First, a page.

Fraudsters sentenced to jail fled by the time the Szolnok Court notified the police
A defendant in a high-value tax fraud case was ordered to be put under house arrest, but the court failed to notify the relevant police station about this decision for an entire week. The court mailed the documents to the police a day after Atlatszo asked why the person in question was still walking free in Budapest. In the meantime, two other defendants in the same case fled. The court issued arrest warrants for them.
Six people were found guilty and sentenced to prison for value-added tax fraud. By using the so-called carousel fraud method, they avoided paying more than 2 billion Hungarian forints in taxes (approximately 6.2 million euros at today’s exchange rate). The six defendants were involved in the dairy product business and abused EU regulations on cross-border commerce to avoid paying VAT.
The scheme involves misusing an EU regulation which allows a company to import goods from another member country without paying VAT. By reselling the goods domestically multiple times and claiming VAT refunds from the government, the scheme’s operators can defraud tax authorities.
It was András Horváth, a whistleblower formerly working for the Hungarian tax authority who raised awareness of the issue in Hungary.
Andras Horvath’s living room is overstuffed with randomly piled papers and other clutter. But anyone who knows his story will key in immediately to just one item: the green folder next to the sofa. Could that be the one?
The six defendants were sentenced in the Szolnok Court on November 27. The first and second defendants were each sentenced to 9 years in jail. The third defendant was sentenced to 7 years, the fourth, fifth and the sixth defendants were sentenced to 6 years in jail. All of them were owners and managers of businesses involved in the VAT fraud.
This was the decision at first instance, thus this decision is not binding. However, the first and second defendants were put in pre-trial detention after the ruling was announced, and the four other defendants were ordered to be put under house arrest.
We started to look into the case when a reader informed Atlatszo at the beginning of December that the fifth defendant is still walking free in Budapest.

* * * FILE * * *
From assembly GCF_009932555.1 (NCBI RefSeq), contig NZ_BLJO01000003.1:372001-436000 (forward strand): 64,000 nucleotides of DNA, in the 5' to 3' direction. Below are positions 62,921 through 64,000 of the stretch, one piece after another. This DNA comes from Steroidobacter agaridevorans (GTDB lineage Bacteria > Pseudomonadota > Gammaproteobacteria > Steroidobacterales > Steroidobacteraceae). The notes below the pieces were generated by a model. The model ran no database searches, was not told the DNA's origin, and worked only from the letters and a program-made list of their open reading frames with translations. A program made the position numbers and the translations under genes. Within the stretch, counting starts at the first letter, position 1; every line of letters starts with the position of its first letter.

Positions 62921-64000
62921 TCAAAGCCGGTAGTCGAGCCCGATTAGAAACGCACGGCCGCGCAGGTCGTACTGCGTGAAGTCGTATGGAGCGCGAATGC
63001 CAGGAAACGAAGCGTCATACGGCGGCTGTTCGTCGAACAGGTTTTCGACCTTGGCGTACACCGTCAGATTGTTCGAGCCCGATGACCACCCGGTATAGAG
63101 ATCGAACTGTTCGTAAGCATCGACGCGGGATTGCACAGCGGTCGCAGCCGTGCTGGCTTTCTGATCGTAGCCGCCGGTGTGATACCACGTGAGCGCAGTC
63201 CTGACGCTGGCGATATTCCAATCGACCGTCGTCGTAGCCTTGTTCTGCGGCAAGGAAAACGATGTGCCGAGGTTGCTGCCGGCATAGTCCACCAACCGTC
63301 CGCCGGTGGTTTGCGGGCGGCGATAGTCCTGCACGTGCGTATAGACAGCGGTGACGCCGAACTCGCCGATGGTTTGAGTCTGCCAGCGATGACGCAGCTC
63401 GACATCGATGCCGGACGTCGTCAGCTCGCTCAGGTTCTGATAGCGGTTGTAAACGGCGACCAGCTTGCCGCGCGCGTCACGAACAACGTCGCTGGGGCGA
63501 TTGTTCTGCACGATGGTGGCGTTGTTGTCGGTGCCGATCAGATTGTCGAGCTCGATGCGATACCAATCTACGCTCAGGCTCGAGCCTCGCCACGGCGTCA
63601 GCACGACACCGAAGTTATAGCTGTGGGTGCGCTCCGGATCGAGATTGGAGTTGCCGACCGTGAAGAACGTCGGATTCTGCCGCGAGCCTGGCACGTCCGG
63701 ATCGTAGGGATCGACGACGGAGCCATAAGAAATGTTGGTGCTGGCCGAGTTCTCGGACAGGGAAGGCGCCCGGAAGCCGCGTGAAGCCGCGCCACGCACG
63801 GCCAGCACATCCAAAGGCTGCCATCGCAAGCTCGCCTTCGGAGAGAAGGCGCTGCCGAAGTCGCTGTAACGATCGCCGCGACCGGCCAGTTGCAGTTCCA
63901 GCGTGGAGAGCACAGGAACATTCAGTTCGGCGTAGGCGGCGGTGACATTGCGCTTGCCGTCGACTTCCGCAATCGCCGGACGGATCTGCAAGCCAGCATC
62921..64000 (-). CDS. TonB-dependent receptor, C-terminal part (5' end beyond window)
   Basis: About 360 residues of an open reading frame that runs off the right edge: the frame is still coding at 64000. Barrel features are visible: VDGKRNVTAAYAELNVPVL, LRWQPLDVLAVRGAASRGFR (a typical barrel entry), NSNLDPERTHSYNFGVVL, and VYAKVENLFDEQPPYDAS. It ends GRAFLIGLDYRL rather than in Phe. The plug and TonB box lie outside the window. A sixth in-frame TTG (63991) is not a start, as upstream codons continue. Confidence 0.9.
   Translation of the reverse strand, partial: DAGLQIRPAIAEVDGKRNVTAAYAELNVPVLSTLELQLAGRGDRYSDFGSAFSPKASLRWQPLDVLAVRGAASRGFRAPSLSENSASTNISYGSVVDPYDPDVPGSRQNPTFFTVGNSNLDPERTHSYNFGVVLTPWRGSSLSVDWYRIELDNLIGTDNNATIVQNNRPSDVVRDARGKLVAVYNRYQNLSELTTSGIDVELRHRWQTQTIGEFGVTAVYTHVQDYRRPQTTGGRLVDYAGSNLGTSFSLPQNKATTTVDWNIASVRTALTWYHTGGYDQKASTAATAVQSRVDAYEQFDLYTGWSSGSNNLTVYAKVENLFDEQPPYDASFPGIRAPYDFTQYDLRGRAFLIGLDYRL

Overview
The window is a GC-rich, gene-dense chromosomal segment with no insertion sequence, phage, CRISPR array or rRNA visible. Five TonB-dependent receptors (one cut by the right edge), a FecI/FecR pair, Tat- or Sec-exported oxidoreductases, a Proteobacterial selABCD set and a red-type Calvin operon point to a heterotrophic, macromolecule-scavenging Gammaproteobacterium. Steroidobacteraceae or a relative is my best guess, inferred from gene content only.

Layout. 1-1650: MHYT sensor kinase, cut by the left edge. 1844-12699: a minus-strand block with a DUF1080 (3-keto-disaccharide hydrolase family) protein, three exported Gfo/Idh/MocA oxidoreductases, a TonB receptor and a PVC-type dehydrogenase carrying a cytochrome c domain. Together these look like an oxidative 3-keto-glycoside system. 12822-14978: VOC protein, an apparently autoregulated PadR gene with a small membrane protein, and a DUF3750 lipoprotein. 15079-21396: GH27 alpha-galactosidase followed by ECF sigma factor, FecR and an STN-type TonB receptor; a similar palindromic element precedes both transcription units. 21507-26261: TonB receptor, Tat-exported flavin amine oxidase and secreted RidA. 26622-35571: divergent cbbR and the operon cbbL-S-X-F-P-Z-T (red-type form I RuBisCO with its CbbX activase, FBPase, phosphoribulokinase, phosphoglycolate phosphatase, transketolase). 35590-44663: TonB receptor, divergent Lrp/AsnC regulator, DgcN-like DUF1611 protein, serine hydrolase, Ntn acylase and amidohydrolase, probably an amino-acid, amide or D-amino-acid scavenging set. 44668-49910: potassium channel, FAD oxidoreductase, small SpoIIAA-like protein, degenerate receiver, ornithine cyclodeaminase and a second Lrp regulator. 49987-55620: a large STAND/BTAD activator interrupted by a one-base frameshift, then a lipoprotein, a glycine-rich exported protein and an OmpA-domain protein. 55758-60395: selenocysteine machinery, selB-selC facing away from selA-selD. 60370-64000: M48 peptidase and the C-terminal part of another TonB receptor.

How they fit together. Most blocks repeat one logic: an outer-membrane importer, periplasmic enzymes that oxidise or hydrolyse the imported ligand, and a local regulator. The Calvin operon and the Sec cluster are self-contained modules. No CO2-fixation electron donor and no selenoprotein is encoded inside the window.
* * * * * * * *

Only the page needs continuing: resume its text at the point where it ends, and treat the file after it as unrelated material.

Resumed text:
We wanted to know how this happened, so we asked the Szolnok Court in an email on December 3. The court said that the fifth defendant can only leave the Budapest district where he lives with a permission from authorities. He also needs to report to the nearest police station every week.
The fifth defendant lives in the 13th district of Budapest. The local police station told us on December 7 that they still have not received any documents about the case from the Szolnok Court and had not been notified about what their task is in relation to the fifth defendant.
Then we asked the Szolnok Court again why they did not forward all relevant documents to the 13th district police in Budapest. The court replied that they did so, on December 4. They also added that the fifth defendant was not present when the court’s decision was announced about his sentence and his house arrest. This means that the defendant needs to be notified in writing, via the postal service, but – according to the Szolnok Court – writing the notification ’takes time.’
Note that the document was sent to the fifth defendant a day after Atlatszo emailed the court, asking about why the fifth defendant is walking free when he is supposed to be under house arrest.
The Szolnok Court also said that the defendant needs to comply with the ruling from the moment that the document about the court’s decision was delivered to him or her. This did not happen until December 7.
Five days later the 13th district police informed Atlatszo that it received the Szolnok Court’s decision my mail.
We asked the Curia, Hungary’s supreme court about the proper procedures. Deputy president of the Curia István Kónya told Atlatszo that in case a court decides that a defendant’s freedom of movement needs to be restricted, the relevant police station needs to be immediately notified, which might be done electronically or via fax.
We also told Kónya that the fifth defendant, according to our source, was publicly boasting about ’not having been notified’ about his house arrest because he was not present at court during the sentencing.
According to Kónya, it is not the defendant that needs to be notified but the police station. The police need to carry the court order into effect, notify the defendant and make sure he or she abides by the court order.
The Szolnok Court did not immediately notify the 13th district police. By the time they did so, two other defendants in the case had fled.
According to the list of wanted people on police.hu, the Szolnok District court issued an arrest warrant for 59-year-old Tibor K. and 46-year-old Ádám P.
The arrest warrants were posted on December 4, the day the court notified the relevant police station about the house arrest of the fifth defendant.
Written by Brigitta Csikász
English version by Anita Kőműves. You can read the original, Hungarian language story here.
Cover photo: the Szolnok Court. Source: birosag.hu